The bill was thought to be stopped and everyone in the social justice club was happy. But Texas Governor Rick Perry called for a special session to try to bring SB5 back. This would make all the efforts of the Texans who went to stop this in vain. Governor Rick Perry’s Facebook, Twitter, office website, office address, and phone information has been spreading so that people can voice their opinions. Hopefully the voices of the constituents will be heard.
While the Internet social justice atmosphere exploded at the news of Texan Republicans’ shady tactics, for good reason, Ohio has passed some terrible anti-choice legislation of their own. Ohio lawmakers didn’t even bring it up for debate. They slyly passed the bill last minute the other night. Activists are sharing Ohio Governor John Kaisch’s phone number (614-728-7576) in hopes that he line-vetoes the measure. If he doesn’t, Planned Parenthood and rape crisis centers lose their funding in that state, and those funds will be going to Crisis Pregnancy Centers. And you know what Crisis Pregnancy Centers are like. People will have to will 24 hours before receiving their emergency contraception. Forced ultrasounds will be legalized, and the unwilling patient would still have to pay for it. This measure would even redefine pregnancy, throwing out the actual medical definition, so that using emergency contraception would be considered abortion.
We have our work cut out for us.
Jun 26, 2013
From Huffington Post:
The Texas anti-abortion bill, which threatened to close nearly all of the abortion clinics in the state and prompted an 11-hour filibuster by state Sen. Wendy Davis (D), is dead, The Austin American-Statesman reported.
Lawmakers had to vote on Senate Bill 5 before the special session’s end at 12 a.m. local time. However, more than 400 protesters halted the proceedings 15 minutes before the roll call could be completed with what they called “a people’s filibuster,”The Associated Press reported.
The crowd of demonstrators in the capitol cried “Shame! Shame!” when Davis’ filibuster was halted by Lt. Gov. David Dewhurst, who ruled that her discussion of mandatory ultrasound testing was off-topic. Then the protesters roared after state Sen. Leticia Van De Putte asked, “At what point must a female senator raise her hand or her voice to be recognized over her male colleagues?”
Their cries continued to echo inside the chamber — and over a livestream watched by thousands around the world — until after the midnight deadline passed.
Although some Republican lawmakers later claimed the bill had passed in time, Democrats denied that the vote was completed before the clock ran out on the session.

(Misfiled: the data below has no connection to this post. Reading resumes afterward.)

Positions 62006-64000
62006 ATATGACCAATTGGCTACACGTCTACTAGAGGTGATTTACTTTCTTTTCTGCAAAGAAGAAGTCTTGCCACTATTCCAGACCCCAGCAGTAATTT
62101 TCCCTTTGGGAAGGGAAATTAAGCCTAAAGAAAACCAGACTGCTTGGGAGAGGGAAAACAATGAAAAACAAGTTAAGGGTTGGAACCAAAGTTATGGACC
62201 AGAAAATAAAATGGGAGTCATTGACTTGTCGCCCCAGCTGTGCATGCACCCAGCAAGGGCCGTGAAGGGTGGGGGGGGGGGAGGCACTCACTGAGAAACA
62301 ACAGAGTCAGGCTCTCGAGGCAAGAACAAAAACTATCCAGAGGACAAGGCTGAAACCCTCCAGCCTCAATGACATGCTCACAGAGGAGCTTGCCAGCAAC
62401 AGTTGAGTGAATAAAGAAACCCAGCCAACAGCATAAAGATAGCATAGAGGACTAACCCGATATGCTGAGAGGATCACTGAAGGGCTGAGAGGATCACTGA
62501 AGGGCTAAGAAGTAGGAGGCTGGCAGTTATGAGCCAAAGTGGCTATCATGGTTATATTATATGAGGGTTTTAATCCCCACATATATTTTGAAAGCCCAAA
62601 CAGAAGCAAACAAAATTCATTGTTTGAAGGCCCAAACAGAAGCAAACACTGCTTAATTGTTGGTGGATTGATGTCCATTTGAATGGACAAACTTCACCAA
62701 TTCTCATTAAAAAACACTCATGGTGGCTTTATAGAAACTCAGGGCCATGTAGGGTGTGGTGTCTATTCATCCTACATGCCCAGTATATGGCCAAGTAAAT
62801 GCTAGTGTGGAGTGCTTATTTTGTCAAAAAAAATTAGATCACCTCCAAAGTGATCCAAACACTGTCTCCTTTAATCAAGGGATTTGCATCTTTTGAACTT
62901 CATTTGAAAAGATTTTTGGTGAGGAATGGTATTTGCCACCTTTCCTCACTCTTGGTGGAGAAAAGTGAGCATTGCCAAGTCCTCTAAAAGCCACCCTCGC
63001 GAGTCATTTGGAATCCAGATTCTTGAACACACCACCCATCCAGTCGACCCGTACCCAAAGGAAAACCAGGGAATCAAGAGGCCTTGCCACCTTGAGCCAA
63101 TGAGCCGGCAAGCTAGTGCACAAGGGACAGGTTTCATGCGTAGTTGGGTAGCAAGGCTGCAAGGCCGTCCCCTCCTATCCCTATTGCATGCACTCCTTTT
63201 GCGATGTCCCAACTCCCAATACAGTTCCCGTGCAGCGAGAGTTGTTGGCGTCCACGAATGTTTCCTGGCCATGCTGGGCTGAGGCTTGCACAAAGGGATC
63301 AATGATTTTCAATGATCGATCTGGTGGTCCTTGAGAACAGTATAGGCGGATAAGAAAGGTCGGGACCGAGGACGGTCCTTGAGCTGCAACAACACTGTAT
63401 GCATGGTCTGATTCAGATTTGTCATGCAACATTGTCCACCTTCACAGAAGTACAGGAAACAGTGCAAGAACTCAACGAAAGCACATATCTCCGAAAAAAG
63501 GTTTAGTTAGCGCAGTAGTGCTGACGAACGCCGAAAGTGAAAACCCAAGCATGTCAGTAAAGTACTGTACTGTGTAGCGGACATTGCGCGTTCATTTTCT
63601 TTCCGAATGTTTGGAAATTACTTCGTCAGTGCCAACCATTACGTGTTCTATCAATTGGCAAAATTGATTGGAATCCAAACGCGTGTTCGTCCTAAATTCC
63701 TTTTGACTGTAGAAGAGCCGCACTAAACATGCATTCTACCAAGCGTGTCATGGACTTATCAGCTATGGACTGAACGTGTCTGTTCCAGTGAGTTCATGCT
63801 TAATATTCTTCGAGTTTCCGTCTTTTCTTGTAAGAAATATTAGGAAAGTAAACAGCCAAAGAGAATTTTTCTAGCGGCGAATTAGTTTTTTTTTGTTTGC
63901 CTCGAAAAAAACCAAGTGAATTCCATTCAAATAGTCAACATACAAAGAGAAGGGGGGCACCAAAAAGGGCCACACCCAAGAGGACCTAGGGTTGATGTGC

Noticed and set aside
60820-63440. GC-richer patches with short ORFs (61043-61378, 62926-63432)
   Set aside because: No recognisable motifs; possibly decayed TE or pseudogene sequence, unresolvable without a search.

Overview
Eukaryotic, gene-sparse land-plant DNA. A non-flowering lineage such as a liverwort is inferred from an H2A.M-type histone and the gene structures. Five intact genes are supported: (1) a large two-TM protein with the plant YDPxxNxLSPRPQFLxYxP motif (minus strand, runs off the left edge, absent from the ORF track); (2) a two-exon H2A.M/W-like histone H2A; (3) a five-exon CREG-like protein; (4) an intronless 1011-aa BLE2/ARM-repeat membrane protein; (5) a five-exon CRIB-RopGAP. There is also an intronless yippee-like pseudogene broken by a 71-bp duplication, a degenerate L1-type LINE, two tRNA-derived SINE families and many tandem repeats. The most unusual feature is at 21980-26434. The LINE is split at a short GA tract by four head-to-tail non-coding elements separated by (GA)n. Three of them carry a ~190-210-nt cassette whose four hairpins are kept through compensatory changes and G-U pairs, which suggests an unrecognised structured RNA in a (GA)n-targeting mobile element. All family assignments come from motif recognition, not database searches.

A time stamp showing the vote completed after midnight was the deciding factor. “This will not become law,” Sen. John Whitmire (D), told The Austin American-Statesman.
In response, the crowd of protesters gathered in the capitol cheered and began singing “The Eyes Of Texas,” the alma mater of the University of Texas at Austin.
According to The Texas Tribune, Dewhurst was less than pleased by the evening’s turn of events. After ruling that the time on SB 5 had expired, he told reporters that “an unruly mob using Occupy Wall Street tactics” had derailed legislation that was designed to protect women and babies.
The legislation would have prohibited abortions after 20 weeks of pregnancy, regulated first-trimester abortion clinics as ambulatory surgical centers and restricted access to medication abortions. Had it passed, nearly all of the clinics in the state would have been shuttered.
Dewhurst also hinted that Gov. Rick Perry may call another special session to get the bill passed, saying: “It’s over. It’s been fun. But see you soon.”
Despite a long day of filibustering, Davis was upbeat when she greeted the crowd of supporters, who applauded the senator and chanted her name.
“Today was democracy in action,” Davis said. “You all are the voices we were speaking for from the floor.”
Jun 26, 2013
From Tumblr blogger kat1712:
(edited for language)
Senator Wendy Davis is a f*cking badass.
There’s this bill that they are trying to pass in Texas that would make it illegal to get any abortion after 20 weeks of pregnancy, and would make it very difficult for abortion centers to continue doing what they do. Governor Rick Perry has already said that if the bill makes it to his desk, he will sign it. And Wendy Davis said f*ck no that is not happening.